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Aziz Fortune v. Louis Giorla et al.


December 21, 2011


The opinion of the court was delivered by: Padova, J.


Pro se inmate Aziz Fortune has brought this action pursuant to 42 U.S.C. § 1983 alleging that his constitutional rights were violated while he was incarcerated in a Philadelphia prison. The Complaint asserts claims against Philadelphia Prison Commissioner Louis Giorla, Warden John Delaney, and Sergeant Knight. Defendants have filed a motion for summary judgment. For the following reasons, we grant the Motion in part and deny the Motion in part.


Since 1999, Plaintiff Aziz Fortune has intermittently been incarcerated in the Curran-Fromhold Correctional Facility ("CFCF") of the Philadelphia Prison System ("PPS"). (Powers Decl. ¶¶ 3, 7.) The Complaint concerns the conditions of Plaintiff's confinement at CFCF beginning in January 2010 and an incident that took place on March 20, 2010. (Id. ¶ 3; Pl.'s Resp. Br. Exs. A, B.) On March 20, 2010, Plaintiff was waiting at the medical window to receive his medication from a CFCF nurse. (8/4/11 Fortune Dep. ("Fortune Dep.") at 6.) The nurse began arguing with other inmates and, mistakenly believing Plaintiff was a part of the argument, began yelling at and arguing with him as well. (Id. at 7, 9.) Sergeant Knight intervened and instructed Plaintiff to come into a nearby office with him. (Id. at 9-10.) Knight and Plaintiff went into the nearby office and Knight told Plaintiff to shut the door. (Id. at 11.) Knight then "smacked" Plaintiff in the mouth with his right hand. (Id.) Two of Plaintiff's front teeth were knocked loose and one of them eventually fell out. (Id. at 13-15.)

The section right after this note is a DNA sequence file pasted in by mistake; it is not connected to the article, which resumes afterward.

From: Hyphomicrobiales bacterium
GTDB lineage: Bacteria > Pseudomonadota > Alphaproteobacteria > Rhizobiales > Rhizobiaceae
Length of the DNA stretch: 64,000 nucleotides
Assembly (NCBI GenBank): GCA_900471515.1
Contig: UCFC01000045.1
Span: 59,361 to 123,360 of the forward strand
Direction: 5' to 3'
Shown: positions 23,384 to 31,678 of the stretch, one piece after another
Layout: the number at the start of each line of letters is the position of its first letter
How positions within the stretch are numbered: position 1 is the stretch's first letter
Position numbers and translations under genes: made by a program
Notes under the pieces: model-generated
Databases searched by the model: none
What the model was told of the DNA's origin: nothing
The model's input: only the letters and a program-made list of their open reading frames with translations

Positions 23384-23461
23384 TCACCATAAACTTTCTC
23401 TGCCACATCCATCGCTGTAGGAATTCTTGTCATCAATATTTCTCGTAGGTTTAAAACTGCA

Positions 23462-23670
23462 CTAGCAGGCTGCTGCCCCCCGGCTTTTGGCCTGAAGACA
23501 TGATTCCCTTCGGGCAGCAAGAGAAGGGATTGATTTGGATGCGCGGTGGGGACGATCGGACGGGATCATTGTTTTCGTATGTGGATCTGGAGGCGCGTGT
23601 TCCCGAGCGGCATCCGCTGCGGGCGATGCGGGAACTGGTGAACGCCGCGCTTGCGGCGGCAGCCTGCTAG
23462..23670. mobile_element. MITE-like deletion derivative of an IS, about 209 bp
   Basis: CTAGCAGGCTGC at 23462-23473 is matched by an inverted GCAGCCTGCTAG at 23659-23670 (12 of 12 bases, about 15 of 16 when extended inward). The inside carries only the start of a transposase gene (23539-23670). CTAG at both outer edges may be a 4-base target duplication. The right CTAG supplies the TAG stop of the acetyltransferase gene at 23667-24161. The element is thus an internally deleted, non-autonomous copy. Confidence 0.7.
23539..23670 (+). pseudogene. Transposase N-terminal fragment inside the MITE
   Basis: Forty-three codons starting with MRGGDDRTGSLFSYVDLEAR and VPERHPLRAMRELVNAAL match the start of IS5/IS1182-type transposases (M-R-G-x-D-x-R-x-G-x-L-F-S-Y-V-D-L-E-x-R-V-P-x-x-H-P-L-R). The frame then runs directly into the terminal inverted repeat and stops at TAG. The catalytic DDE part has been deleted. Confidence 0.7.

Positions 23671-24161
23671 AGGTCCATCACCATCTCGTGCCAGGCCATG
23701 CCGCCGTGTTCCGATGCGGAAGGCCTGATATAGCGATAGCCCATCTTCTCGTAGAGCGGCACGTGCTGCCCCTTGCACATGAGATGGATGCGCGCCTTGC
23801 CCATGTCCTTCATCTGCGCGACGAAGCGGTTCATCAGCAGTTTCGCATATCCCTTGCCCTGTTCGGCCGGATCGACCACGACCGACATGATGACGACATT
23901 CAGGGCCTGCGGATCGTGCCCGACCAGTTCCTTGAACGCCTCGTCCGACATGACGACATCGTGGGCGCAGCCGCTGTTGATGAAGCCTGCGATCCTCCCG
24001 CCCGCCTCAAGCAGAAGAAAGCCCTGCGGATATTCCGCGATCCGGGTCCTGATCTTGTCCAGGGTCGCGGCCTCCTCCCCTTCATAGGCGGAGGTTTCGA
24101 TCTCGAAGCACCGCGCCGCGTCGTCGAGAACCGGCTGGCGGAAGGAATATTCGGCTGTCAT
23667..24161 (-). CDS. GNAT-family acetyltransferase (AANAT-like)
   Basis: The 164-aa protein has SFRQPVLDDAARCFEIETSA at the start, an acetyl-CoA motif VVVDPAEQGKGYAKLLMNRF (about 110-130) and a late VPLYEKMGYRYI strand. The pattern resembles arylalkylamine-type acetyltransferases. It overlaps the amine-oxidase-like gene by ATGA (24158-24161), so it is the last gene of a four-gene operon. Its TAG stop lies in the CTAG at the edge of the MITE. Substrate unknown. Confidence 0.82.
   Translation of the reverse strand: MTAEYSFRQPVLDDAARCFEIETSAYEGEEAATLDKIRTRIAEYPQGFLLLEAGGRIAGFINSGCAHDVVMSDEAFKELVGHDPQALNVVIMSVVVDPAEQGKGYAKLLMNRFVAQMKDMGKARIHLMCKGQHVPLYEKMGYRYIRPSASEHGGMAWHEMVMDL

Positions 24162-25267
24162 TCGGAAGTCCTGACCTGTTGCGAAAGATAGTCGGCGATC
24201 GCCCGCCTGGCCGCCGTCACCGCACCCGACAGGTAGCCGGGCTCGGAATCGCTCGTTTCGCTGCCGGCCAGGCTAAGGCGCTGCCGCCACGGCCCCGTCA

Beginning in January, 2010, while he was incarcerated at CFCF, Plaintiff lived intermittently with two other prisoners in a cell designed for only two inmates. (Id. at 23-27.) He also spent time in a cell with just one other inmate and in a multipurpose room with several other inmates. (Id. at 24, 27.) While he was housed in a two-man cell with two other inmates, Plaintiff lived on the floor right next to the toilet and felt "cramped." (Id. at 27, 29.) Unsanitary conditions caused Plaintiff's skin to break out in rashes. (Id. at 27-29.)

The Complaint asserts one claim against Sergeant Knight for the assault ("the assault claim")*fn1 and one claim against Warden Delaney and Commissioner Giorla challenging the overcrowded conditions of Plaintiff's confinement ("the overcrowding claim").*fn2 The Complaint did not indicate whether the claims were brought against Defendants in their individual or official capacities, or both. Defendants have collectively moved for summary judgment on both claims.


Summary judgment is appropriate "if the movant shows that there is no genuine dispute as to any material fact and the movant is entitled to judgment as a matter of law." Fed. R. Civ. P. 56(a). An issue is "genuine" if "the evidence is such that a reasonable jury could return a verdict for the nonmoving party." Anderson v. Liberty Lobby, Inc., 477 U.S. 242, 248 (1986). A factual dispute is "material" if it "might affect the outcome of the case under the governing law." Id.

"[A] party seeking summary judgment always bears the initial responsibility of informing the district court of the basis for its motion, and identifying those portions of [the record] which it believes demonstrate the absence of a genuine issue of material fact." Celotex Corp. v. Catrett, 477 U.S. 317, 323 (1986). Where the nonmoving party bears the burden of proof on a particular issue at trial, the movant's initial Celotex burden can be met simply by "pointing out to the district court" that "there is an absence of evidence to support the nonmoving party's case." Id. at 325. After the moving party has met its initial burden, the adverse party's response "must support the assertion [that a fact is genuinely disputed] by: (A) citing to particular parts of materials in the record . . . ; or (B) showing that the materials cited do not establish the absence . . . of a genuine dispute . . . ." Fed. R. Civ. P. 56(c)(1). Summary judgment is appropriate if the nonmoving party fails to respond with a factual showing "sufficient to establish the existence of an element essential to that party's case, and on which that party will bear the burden of proof at trial." Celotex, 477 U.S. at 322.